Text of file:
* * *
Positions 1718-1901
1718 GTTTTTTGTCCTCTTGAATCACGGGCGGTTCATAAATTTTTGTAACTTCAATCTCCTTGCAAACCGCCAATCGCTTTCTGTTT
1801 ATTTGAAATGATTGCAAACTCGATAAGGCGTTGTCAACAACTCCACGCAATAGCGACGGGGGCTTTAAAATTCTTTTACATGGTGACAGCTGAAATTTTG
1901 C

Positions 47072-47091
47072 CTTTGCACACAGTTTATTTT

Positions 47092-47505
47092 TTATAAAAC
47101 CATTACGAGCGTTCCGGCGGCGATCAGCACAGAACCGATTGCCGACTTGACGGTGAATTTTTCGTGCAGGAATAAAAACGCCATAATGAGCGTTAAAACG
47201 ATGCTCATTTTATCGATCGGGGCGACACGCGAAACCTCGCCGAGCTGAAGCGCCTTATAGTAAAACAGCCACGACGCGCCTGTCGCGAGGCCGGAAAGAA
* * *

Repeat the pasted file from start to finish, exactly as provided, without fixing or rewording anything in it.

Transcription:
Positions 1718-1901
1718 GTTTTTTGTCCTCTTGAATCACGGGCGGTTCATAAATTTTTGTAACTTCAATCTCCTTGCAAACCGCCAATCGCTTTCTGTTT
1801 ATTTGAAATGATTGCAAACTCGATAAGGCGTTGTCAACAACTCCACGCAATAGCGACGGGGGCTTTAAAATTCTTTTACATGGTGACAGCTGAAATTTTG
1901 C

Positions 47072-47091
47072 CTTTGCACACAGTTTATTTT

Positions 47092-47505
47092 TTATAAAAC
47101 CATTACGAGCGTTCCGGCGGCGATCAGCACAGAACCGATTGCCGACTTGACGGTGAATTTTTCGTGCAGGAATAAAAACGCCATAATGAGCGTTAAAACG
47201 ATGCTCATTTTATCGATCGGGGCGACACGCGAAACCTCGCCGAGCTGAAGCGCCTTATAGTAAAACAGCCACGACGCGCCTGTCGCGAGGCCGGAAAGAA